Cyberattack at the Collège Montmorency: Stolen data on the dark web

Data stolen from the Collège Montmorency is sold on the dark web by hackers who threaten to release it.

• Also read – Cyber ​​attack on the Collège Montmorency: personal data was compromised

“Cyber ​​attack on the Collège Montmorency […] Management must contact us immediately if they want to prevent the full data from being published on our blog,” cybercriminal group AvosLocker writes in English on a page of the underground web.

Although not explicit in its threat, this group, which is closely watched by the FBI, usually demands a ransom from the organizations it hacks.

On May 19, Cégep announced that it had been the target of a cyber attack. Police departments and the Quebec government notified him earlier this week about the sale of data on the internet, the facility said via email yesterday.

To prove its credibility, hackers on the dark web have made a sample of 15 files available for free download. It also seems possible to contact the criminals if you want to buy all the data.

The QMI agency could see the sample data. It includes, among other things, communication between employees, plans and invoices. Accessible items include an employee’s cell phone number, email address, and a supplier’s signature.

Sensitive

It has not been disclosed how sensitive the stolen files are, which by our conservative estimates could number in the tens of thousands.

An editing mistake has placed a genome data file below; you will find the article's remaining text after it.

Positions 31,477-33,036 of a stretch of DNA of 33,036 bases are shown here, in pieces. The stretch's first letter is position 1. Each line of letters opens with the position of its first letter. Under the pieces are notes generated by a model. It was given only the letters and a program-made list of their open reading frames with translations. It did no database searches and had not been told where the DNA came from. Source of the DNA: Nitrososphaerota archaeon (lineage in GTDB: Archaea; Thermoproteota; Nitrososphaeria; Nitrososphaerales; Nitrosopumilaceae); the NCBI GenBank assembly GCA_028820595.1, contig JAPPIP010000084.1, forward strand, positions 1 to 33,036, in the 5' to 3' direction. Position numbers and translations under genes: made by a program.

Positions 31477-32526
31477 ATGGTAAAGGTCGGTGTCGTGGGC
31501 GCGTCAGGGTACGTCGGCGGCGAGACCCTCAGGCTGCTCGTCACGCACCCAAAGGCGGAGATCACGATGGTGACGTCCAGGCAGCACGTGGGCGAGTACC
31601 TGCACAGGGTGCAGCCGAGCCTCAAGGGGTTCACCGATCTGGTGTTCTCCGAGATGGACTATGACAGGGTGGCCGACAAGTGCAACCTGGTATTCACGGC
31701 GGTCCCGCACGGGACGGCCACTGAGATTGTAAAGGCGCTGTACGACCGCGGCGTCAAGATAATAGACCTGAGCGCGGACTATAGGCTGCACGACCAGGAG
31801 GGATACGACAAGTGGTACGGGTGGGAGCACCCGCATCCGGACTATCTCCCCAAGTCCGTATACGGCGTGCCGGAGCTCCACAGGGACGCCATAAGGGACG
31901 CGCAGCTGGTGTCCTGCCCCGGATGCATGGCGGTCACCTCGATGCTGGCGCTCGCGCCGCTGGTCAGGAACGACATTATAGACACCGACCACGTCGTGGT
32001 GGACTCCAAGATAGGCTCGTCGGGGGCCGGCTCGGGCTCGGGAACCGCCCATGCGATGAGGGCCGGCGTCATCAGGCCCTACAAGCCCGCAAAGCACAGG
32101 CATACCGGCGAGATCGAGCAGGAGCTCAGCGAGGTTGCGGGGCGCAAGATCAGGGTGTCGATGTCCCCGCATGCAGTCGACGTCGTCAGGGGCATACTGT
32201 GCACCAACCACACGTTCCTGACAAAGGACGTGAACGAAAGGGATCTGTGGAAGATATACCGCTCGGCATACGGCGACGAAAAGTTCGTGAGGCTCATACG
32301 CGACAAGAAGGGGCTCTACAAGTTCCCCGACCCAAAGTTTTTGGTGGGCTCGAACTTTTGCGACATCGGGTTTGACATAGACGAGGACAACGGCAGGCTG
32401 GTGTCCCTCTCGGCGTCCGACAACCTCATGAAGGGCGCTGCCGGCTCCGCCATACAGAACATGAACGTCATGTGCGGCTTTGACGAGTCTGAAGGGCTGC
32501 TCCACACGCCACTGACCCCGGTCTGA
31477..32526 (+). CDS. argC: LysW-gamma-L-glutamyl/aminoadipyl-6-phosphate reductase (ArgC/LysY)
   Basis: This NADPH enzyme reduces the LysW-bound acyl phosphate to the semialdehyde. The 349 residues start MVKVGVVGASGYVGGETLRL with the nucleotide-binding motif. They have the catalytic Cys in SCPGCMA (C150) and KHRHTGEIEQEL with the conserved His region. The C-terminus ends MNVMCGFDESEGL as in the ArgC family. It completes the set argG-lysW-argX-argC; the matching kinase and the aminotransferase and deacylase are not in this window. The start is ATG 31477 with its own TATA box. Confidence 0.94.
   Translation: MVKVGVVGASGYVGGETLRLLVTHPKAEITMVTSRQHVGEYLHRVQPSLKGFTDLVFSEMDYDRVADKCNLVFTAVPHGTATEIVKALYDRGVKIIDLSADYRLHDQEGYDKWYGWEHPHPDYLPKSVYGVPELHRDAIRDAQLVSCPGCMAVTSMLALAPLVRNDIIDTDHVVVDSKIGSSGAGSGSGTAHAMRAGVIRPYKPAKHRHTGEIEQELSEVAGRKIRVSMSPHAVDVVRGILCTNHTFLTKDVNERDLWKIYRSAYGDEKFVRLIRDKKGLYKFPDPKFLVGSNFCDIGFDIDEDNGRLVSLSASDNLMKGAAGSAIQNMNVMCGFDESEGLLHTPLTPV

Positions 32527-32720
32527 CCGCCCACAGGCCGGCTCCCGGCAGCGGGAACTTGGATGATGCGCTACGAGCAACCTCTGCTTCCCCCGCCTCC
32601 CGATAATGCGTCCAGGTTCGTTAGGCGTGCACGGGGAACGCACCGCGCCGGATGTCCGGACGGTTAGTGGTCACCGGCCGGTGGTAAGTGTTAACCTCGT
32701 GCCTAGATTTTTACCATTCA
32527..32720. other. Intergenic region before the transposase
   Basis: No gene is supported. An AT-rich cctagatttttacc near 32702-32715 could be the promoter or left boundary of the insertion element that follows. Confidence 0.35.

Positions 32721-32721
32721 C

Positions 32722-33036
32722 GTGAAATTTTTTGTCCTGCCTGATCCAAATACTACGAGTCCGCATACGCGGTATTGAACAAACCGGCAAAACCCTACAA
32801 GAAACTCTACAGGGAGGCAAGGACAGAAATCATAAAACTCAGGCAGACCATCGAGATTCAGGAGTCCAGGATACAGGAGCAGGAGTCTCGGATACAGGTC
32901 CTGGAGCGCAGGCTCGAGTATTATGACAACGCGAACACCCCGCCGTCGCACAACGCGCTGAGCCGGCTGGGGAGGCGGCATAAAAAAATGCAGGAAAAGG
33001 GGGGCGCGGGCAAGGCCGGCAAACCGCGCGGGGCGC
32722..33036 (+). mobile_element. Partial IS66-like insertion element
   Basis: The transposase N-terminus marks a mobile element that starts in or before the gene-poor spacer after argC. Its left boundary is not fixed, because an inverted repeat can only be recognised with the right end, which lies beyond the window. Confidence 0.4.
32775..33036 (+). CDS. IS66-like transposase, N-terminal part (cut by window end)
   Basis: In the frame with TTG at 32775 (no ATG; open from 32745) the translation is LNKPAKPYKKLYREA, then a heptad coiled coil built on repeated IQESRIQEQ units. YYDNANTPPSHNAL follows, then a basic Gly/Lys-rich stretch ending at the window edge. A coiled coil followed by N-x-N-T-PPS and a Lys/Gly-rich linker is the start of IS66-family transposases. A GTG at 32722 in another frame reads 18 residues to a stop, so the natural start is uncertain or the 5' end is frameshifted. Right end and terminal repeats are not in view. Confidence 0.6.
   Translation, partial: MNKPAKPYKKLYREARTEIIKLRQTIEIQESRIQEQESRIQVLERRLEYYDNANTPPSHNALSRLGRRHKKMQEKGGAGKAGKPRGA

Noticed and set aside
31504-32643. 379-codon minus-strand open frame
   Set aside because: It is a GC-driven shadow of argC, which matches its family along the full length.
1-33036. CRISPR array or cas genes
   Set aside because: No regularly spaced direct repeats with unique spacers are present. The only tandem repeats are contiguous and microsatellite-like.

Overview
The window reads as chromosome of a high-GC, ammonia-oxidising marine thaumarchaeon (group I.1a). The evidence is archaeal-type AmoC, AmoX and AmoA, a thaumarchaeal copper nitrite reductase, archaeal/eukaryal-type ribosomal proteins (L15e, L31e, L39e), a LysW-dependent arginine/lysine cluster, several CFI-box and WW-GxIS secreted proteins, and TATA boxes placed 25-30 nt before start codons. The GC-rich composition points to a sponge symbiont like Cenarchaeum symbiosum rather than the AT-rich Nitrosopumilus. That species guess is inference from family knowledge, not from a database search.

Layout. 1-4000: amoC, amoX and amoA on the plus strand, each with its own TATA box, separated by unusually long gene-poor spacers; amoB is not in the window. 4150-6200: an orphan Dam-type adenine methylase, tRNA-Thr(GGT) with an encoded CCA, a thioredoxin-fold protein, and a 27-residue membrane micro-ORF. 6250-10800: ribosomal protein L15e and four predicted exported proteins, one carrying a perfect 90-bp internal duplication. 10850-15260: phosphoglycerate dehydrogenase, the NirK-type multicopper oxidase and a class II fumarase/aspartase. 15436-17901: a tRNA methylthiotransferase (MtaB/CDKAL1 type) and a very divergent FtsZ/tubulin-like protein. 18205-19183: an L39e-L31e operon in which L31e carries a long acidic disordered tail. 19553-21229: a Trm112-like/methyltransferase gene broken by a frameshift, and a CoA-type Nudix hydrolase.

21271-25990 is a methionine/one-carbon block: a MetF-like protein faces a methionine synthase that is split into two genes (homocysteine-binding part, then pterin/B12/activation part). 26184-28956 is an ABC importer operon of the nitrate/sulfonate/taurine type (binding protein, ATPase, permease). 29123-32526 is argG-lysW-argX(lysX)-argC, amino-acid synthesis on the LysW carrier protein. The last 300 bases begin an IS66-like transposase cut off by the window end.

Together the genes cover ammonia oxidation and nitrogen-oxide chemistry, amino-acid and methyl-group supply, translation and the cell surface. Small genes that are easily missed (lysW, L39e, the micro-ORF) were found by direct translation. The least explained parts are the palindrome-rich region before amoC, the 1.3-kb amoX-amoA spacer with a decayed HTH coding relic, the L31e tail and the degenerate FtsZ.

Still, “certain personal information on the college’s computer servers may have been compromised,” confirmed Marilyn Doucet, spokeswoman for the college.

In a sign that the risk is real, Cégep has even offered credit file protection to its community.

Mme Doucet refuses to say if the college plans to pay any possible ransom.

“This aspect of the file is highly confidential and represents one of the critical elements of the police investigation,” she wrote. However, a specialized company commissioned by Cégep is in contact with the criminal group, she confirms.

buy peace

According to computer expert Éric Parent, the university administration faces a delicate dilemma: Should a ransom be paid?

“It always depends on the requested quantity. If we ask for $25,000 I would say pay and buy peace. What is certain, however, is that you have just contributed to the enrichment of criminals.

In theory, a payment should stop hackers from releasing the data, the CEO of EVA Technologies believes.

A concerned student

A Collège Montmorency graduate whose schoolwork ended up in a sample of 15 files released by hackers fears his personal information will end up in the hands of criminals.

“I don’t mind schoolwork, but if we’re going to talk about personal information, then yes, I’m concerned […] Do hackers also have my personal folder with all my information? [sensibles]like my social security number?” said Jean-Michel Lemieux, a qualified dietitian, in an interview with the agency QMI.

“I don’t have an answer to that question, and I don’t think I understand it,” he says. I find it a bit confusing.”

If he had received emails from the college updating him on the general situation, it was the QMI agency that informed him that one of his works was among the samples on the dark web.

The institution ensures via e-mail that it does everything possible to inform and protect the persons concerned.

“Based on information available to the college, credit file coverage has been offered at the college’s expense to anyone who may have been affected,” spokeswoman Marilyn Doucet said.

– In collaboration with Philippe Langlois

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